[ppml] Re: [address-policy-wg] Is the time for conservation over?

Leo Bicknell bicknell at ufp.org
Mon Oct 27 14:58:41 EST 2003

In a message written on Mon, Oct 27, 2003 at 11:42:34AM -0800, Michel Py wrote:
> This topic has been extensively discussed on ipv6mh in the past, and
> it's half-true and half-false. The issue is that "If every ASN had a
> single IPv6 /32" does not register. Large multihomers need either
> multiple /32s or to announce subsets (such as /36) of their own /32,
> which for all practical purposes does not change much in terms of number
> of entries. There is potential for much more than 12%.

Clearly 12% is best case.  However, I think worst case is about the
same as what we have today in IPv4.  There are people today who
announce multiple swap prefixes and the like not because they need
to, but because they won't take the effort to renumber into one
block.  Getting IPv6 "right enough" to prevent that will take out
a good chunk.  There will still be people who multihome with cut-outs
and multiple blocks and all that stuff, so the answer should be in
the middle.

> Note that in terms of what is being announced in the global IPv6 routing
> table today, look at the bottom of this email, a snapshot I capture from
> my own IPv6 BGP4+ feeds. Not only I see /48s but also /64s and anything
> else you can imagine. Call it swamp, soup or anything you like it's here
> already.

Using the existing table as a reference is an extremely bad idea.
Most of the people I know of who are playing with IPv6 right now
are doing just that, playing.  Many IPv6 networks are in research
and test mode.  That means the filtering practices are different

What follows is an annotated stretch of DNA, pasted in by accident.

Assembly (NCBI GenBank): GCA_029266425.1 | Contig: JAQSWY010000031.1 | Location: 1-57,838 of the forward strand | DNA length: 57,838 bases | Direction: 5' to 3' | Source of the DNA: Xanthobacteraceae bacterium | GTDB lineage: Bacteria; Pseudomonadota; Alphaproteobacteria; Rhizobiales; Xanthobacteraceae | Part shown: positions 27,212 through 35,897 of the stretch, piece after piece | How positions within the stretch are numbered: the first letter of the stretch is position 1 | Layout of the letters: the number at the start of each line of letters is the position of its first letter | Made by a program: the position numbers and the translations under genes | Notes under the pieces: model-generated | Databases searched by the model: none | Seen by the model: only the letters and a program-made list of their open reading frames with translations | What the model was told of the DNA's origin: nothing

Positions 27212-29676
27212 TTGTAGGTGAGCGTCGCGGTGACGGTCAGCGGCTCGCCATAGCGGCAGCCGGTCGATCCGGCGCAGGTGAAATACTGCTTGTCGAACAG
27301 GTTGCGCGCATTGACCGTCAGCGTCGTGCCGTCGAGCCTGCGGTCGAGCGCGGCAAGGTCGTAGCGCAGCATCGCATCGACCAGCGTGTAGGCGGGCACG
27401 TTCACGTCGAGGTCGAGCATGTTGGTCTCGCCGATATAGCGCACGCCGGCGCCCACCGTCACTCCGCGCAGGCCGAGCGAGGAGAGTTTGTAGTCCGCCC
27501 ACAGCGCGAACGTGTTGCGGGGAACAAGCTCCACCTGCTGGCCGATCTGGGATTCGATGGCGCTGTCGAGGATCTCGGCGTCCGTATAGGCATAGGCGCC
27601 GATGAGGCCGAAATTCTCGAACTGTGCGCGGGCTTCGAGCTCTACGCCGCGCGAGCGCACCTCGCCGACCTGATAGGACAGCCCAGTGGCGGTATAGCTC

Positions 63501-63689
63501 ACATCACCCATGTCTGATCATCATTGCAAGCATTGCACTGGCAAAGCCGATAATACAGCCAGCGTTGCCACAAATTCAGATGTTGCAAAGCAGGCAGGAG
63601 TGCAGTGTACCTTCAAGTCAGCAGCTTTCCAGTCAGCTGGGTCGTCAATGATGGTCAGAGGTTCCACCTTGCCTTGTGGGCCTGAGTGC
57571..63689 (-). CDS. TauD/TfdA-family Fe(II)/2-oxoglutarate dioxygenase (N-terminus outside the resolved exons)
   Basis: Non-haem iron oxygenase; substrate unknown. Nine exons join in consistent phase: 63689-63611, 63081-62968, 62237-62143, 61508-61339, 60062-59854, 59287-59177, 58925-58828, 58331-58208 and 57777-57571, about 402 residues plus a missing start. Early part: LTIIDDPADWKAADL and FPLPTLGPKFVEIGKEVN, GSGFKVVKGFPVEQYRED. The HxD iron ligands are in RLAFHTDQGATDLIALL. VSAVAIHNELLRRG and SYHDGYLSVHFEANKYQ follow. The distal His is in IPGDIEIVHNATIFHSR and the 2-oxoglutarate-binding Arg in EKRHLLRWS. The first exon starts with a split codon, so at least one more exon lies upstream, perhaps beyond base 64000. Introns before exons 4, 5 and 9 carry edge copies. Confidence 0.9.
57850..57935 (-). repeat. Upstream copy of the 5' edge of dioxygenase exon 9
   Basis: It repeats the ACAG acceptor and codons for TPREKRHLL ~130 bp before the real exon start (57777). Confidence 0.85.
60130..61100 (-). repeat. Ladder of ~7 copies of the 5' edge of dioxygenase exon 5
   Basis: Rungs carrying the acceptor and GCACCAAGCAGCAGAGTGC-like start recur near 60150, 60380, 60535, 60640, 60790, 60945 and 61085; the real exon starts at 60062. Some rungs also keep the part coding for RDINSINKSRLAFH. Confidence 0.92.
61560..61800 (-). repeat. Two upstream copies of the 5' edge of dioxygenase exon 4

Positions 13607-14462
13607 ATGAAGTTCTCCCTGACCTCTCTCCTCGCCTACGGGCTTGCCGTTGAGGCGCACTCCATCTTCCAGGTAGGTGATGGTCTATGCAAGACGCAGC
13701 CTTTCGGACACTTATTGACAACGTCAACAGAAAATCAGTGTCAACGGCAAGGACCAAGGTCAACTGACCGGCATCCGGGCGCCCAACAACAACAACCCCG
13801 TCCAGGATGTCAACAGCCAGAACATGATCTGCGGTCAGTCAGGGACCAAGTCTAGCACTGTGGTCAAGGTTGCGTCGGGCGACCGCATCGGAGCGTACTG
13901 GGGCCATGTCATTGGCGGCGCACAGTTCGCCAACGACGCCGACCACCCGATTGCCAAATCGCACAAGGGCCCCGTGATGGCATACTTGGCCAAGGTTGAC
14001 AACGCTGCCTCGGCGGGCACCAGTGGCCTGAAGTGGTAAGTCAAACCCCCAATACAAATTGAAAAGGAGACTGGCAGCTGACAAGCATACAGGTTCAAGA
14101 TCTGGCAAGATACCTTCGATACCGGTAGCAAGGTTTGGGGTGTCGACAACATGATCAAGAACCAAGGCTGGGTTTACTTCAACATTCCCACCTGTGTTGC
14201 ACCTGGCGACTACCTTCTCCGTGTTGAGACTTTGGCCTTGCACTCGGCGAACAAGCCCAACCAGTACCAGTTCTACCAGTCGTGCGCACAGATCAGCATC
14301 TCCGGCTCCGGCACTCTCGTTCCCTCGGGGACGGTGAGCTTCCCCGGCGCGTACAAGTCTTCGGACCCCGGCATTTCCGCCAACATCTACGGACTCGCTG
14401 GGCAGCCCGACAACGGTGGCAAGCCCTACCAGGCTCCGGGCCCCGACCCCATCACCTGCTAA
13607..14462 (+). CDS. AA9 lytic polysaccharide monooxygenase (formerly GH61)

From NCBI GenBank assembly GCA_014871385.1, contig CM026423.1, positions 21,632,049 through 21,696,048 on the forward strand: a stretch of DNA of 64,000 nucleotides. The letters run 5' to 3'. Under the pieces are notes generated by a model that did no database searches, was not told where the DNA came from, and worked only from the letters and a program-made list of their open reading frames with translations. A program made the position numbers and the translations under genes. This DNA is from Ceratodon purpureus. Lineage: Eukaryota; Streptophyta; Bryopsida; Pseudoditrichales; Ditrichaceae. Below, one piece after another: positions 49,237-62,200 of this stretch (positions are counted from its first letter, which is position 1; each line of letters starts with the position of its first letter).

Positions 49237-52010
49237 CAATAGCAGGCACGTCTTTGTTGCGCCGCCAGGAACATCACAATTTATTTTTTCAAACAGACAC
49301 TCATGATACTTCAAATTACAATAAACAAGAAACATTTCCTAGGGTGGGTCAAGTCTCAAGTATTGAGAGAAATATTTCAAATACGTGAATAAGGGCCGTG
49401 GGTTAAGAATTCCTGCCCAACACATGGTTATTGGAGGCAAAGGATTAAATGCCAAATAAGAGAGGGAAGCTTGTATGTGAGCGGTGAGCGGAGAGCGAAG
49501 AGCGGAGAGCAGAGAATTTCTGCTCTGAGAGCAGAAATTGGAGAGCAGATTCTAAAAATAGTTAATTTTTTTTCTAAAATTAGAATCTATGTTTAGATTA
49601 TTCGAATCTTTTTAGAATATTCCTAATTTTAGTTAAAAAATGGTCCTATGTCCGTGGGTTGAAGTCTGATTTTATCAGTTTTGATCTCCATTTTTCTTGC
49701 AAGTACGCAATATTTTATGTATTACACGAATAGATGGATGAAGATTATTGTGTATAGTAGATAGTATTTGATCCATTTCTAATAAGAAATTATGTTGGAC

from an operational network.  It means people put up a /64 just to
see where it ends up.  I remember talking to Team Cymru about a "secure
IPv6 BGP template" with bogon lists and the like....no one seems to
have developed one yet.  So to take the current state of the IPv6
routing table and extrapolate that to the future of IPv6 is very

Note also, much of the junk you listed is 6bone space, which was done
as the rules were developed, so many things were put in place when
there were no rules.  It's all going away.

> > I am going to strongly disagree on this point at this time. We
> > don't know that there will /ever/ be a strong migration of users
> > to IPv6. IPv6 may yet flop completely, be replaced by IPv8
> I'm sure Jim Fleming will be pleased :-D

This was pointed out to me off list.  I had no idea Jim Flemming had
introduced an IPv8 proposal.  I wanted to pick a hypothetical future
version.  Ah well.

       Leo Bicknell - bicknell at ufp.org - CCIE 3440
        PGP keys at http://www.ufp.org/~bicknell/
Read TMBG List - tmbg-list-request at tmbg.org, www.tmbg.org
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